The Link Between Rheumatoid Arthritis and Dental Health

At Mettler and Griego Family Dentistry, we’ve observed a close link between rheumatoid arthritis and dental health over the course of our practice. Because arthritis is an inflammatory condition, it can complicate dental conditions like gum disease and lead to tooth loss. If you suffer from rheumatoid arthritis, your dental health could be at risk.

What Is Rheumatoid Arthritis?

Rheumatoid arthritis is a chronic inflammatory disorder that can affect your joints and other body systems. It occurs when your immune system attacks your body’s tissues instead of those of outside invaders. 

Outside of the joints, rheumatoid arthritis can affect the skin, eyes, lungs, heart, kidneys, salivary glands, nerve tissue, bone marrow, and blood vessels. It presents itself mainly in the form of swollen, tender, or stiff joints as well as fatigue, fever, or loss of appetite. 

Rheumatoid Arthritis and Dental Health

Due to the inflammatory nature of the disease, arthritis can also affect your dental health. Inflammation causes gum disease, the number one source of tooth decay and oral infections. If you have arthritis, you may be more likely to need a crown or a root canal. However, adjusting your daily oral care routine and visiting your dentist more often can help protect your dental health.

While there is a high implant success rate for those who have rheumatoid arthritis and dental implants, it is recommended that those with both participate in rigorous maintenance programs due these patients’ vulnerability to soft tissue breakdown. 

At Mettler and Griego Family Dentistry, we offer diode laser therapy for gum health.This non-invasive treatment kills the harmful bacteria in your mouth and helps to heal damaged gum tissue. The laser penetrates deep below the gumline to seek and destroy the bacteria that cause infections and inflammation.  Laser therapy is quick, effective, and completely painless. 

Dental Complications from Rheumatoid Arthritis

Periodontal Disease

Also known as gum disease, periodontal disease damages the soft tissue as well as the bones that support your teeth. Inflammation can make your gums pull away from your teeth, leaving them vulnerable to plaque and the acid attacks that cause cavities. If you have any symptoms of periodontal disease, you should schedule a dentist appointment right away.

Signs of periodontitis can include:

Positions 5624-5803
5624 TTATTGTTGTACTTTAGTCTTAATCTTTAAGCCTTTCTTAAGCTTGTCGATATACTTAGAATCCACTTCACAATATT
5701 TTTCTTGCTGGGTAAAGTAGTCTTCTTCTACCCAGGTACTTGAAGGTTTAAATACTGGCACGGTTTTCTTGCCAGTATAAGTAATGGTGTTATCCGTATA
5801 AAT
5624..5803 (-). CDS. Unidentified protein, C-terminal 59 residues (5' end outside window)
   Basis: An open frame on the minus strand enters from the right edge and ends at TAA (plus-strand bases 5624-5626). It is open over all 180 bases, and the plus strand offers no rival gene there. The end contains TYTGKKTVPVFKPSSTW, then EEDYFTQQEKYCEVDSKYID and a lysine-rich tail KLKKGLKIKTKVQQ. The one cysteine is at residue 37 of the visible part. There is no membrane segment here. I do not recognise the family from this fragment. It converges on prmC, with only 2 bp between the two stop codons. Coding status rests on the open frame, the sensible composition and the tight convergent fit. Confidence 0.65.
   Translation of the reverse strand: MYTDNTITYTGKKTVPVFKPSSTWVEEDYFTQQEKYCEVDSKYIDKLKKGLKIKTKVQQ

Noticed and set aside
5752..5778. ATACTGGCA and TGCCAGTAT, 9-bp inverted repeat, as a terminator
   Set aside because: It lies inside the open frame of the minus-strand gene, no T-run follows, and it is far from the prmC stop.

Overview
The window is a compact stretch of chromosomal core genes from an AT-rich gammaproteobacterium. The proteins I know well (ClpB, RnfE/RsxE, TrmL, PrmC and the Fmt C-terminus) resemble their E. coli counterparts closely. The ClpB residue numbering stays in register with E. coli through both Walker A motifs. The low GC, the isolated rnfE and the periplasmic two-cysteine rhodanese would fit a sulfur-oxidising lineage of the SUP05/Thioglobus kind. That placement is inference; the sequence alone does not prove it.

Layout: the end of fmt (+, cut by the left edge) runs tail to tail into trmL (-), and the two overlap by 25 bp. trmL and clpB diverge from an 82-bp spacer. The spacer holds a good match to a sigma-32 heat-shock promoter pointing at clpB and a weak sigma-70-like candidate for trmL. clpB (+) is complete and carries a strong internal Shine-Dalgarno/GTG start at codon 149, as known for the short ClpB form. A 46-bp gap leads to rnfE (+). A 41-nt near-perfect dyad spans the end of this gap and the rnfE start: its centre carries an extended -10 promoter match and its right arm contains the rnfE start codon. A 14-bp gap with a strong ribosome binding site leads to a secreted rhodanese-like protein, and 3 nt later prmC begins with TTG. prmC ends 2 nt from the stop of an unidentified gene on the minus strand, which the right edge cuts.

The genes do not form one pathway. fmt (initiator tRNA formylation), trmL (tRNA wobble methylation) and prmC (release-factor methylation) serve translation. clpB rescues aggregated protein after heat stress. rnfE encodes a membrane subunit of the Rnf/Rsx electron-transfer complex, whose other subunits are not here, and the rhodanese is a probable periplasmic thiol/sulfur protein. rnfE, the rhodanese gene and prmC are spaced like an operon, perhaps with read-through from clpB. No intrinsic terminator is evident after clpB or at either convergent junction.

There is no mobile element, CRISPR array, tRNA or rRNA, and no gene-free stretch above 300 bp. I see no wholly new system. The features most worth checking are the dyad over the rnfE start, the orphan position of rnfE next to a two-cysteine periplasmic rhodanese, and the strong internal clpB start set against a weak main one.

• Swollen or puffy gums
  • Bright red, dusky red or purplish gums
  • Gums that feel tender when touched
  • Gums that bleed easily
  • Pink-tinged toothbrush after brushing
  • Spitting out blood when brushing or flossing your teeth
  • Bad breath
  • Pus between your teeth and gums
  • Loose teeth or loss of teeth
  • Painful chewing
  • New spaces developing between your teeth
  • Receding gums that pull away from your teeth, making them look longer than normal
  • A change in the way your teeth fit together when you bite

Sjogren’s Syndrome

Sjogren’s Syndrome is a disorder that decreases the amount of moisture in your eyes and mouth. About half of the time it occurs along with another autoimmune connective tissue disease such as rheumatoid arthritis.

While many patients experience dry eyes, dry mouth, fatigue and joint pain, Sjogren’s Syndrome can also cause dysfunction of organs such as the kidneys, gastrointestinal system, blood vessels, lungs, liver, pancreas, and the central nervous system. 

To reach a diagnosis, dentists can perform a salivary flow test to measure the amount of saliva you produce, or a salivary gland biopsy. 

TMJ Disorders

The temporomandibular joint, or TMJ, connects your jaw to your skull. In other words, it is the joint that allows you to open and close your mouth. Due to inflammation from rheumatoid arthritis, it can become painful to move your jaw. 

Symptoms of TMJ include:

  • Pain or tenderness in your face, jaw joint area, neck and shoulders, and in or around the ear
  • Problems when you try to open your mouth wide
  • Jaws that get “stuck” or “lock” in the open- or closed-mouth position
  • Clicking, popping, or grating sounds in the jaw joint when you open or close your mouth 
  • A tired feeling in your face
  • Trouble chewing or a sudden uncomfortable bite
  • Swelling on the side of your face

Dental Treatment for Rheumatoid Arthritis

Scheduling frequent dentist appointments for professional cleaning and laser therapy can help prevent complications from rheumatoid arthritis. Mettler and Griego Family Dentistry in Glendale specializes in diagnosing and treating periodontal diseases. If you have arthritis, we can help! Contact us to make an appointment today.

Photo by Luis Machado on Unsplash